Twin Cities campus
 
Twin Cities Campus

Physical Activity and Health M.Ed.

Kinesiology, School of
College of Education and Human Development
Link to a list of faculty for this program.
Contact Information
  • Program Type: Master's
  • Requirements for this program are current for Fall 2020
  • Length of program in credits: 30
  • This program does not require summer semesters for timely completion.
  • Degree: Master of Education
Along with the program-specific requirements listed below, please read the General Information section of this website for requirements that apply to all major fields.
The M.Ed. in physical activity and Health relates to the M.P.H. in community health promotion in the School of Public Health in the following ways: 1.The ultimate goals of the programs are to promote health and prevent chronic diseases; 2. Both programs study the distribution and determinants of health-related states or events in specified populations; and 3. Both programs adopt population-based interventions. However, they are essentially different in that the M.P.H. in community health promotion focuses on designing community-based program and policy interventions that improved the health of communities while the proposed M.Ed. in physical activity and health focuses on applied training of physical activity professionals to increase physical activity in various populations. There are limited prerequisites for this program. Students with a background in kinesiology, exercise science, public health, biology, and/or psychology will be able apply for the program. There is minimal overlap with the existing M.Ed. programs at School of Kinesiology and the existing M.P.H. programs at School of Public Health.
Program Delivery
  • via classroom (the majority of instruction is face-to-face)
  • partially online (between 50% to 80% of instruction is online)
Prerequisites for Admission
The preferred undergraduate GPA for admittance to the program is 3.00.
Kinesiology, exercise science, public health, biology, psychology
Master degree
Other requirements to be completed before admission:
There are no course requirements for admission except for a Bachelor degree and acceptance to the University of Minnesota Graduate School.
Special Application Requirements:
The School reviews applications on an ongoing basis. Application reviews for specific academic terms begin by the following dates: November 1: spring semester admission March 1: summer session admission July 1: fall semester admission (priority deadline May1) Admission requirements for this program include the following criteria: A bachelor's degree, preferably in kinesiology, exercise science, public health, biology, psychology, with a 3.0 minimum grade point average (GPA) from an accredited institution. All applicants must submit the following items: -Online application _Application fee ($75 for U.S. applicants; $95 for international applicants) -Unofficial transcripts of all previous post-secondary academic study must be downloaded to the application (official transcripts will be required if accepted) -Personal statement describing career goals and rationale for interest in the program -Diversity statement -Resume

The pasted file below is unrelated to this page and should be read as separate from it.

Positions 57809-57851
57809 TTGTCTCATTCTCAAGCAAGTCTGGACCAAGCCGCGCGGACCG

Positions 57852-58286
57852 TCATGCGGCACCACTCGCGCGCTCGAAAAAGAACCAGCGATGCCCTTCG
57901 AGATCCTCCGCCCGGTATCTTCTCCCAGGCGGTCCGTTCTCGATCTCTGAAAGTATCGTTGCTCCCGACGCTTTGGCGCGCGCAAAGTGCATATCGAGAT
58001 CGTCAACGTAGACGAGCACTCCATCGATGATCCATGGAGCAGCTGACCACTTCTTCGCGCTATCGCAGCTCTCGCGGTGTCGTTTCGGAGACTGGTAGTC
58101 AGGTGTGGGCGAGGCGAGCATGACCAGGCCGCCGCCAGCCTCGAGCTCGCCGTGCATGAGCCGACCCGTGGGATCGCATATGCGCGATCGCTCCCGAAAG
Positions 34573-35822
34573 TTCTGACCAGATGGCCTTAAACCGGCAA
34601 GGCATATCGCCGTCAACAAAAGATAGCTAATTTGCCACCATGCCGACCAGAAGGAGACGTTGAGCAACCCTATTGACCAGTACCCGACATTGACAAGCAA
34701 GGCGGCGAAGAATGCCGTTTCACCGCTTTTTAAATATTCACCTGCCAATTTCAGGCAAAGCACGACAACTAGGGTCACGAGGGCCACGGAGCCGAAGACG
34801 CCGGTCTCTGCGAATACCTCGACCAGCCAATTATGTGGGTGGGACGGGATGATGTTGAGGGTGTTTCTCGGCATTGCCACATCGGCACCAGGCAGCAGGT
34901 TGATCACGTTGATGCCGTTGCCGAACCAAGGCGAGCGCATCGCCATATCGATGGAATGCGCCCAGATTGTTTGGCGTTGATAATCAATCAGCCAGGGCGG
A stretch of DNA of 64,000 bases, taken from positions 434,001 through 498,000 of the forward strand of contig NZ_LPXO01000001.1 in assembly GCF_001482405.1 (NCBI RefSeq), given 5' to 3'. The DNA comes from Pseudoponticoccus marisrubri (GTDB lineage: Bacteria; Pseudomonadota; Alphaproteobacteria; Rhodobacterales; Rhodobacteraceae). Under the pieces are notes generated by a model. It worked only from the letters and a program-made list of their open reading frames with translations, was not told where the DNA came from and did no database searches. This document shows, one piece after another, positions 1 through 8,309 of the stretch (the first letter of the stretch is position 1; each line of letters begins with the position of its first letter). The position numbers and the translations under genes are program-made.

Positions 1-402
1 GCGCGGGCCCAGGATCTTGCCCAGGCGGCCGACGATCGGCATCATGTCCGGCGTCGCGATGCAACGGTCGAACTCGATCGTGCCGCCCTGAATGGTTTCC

International applicants must submit score(s) from one of the following tests:
  • TOEFL
    • Internet Based - Total Score: 79
    • Internet Based - Writing Score: 21
    • Internet Based - Reading Score: 19
    • Paper Based - Total Score: 550
  • IELTS
    • Total Score: 6.5
    • Reading Score: 6.5
    • Writing Score: 6.5
  • MELAB
    • Final score: 80
The preferred English language test is Test of English as Foreign Language.
Key to test abbreviations (TOEFL, IELTS, MELAB).
For an online application or for more information about graduate education admissions, see the General Information section of this website.
Program Requirements
Plan C: Plan C requires 26 major credits and 4 credits outside the major. There is no final exam. A capstone project is required.
Capstone Project: Students will enroll in 3 hrs of KIN 5995 Research Problems in Kinesiology to complete their Capstone project. The requirement is a literature review on a particular topic approved by their advisor. Below are the details for the literature review. 1. Research Question Development: (20% of Capstone grade) 2. Literature Review Matrix: (20% of Capstone grade) 3. Literature Review Final Draft: (60% of Capstone grade)
This program may be completed with a minor.
Use of 4xxx courses toward program requirements is permitted under certain conditions with adviser approval.
A minimum GPA of 3.00 is required for students to remain in good standing.
Required Courses
Students are required to take at least 9 credits in this category. Students need to take at least 3 credits of KIN 5995 after the majority of the coursework is completed.
KIN 5181 - Understanding Kinesiology Research (3.0 cr)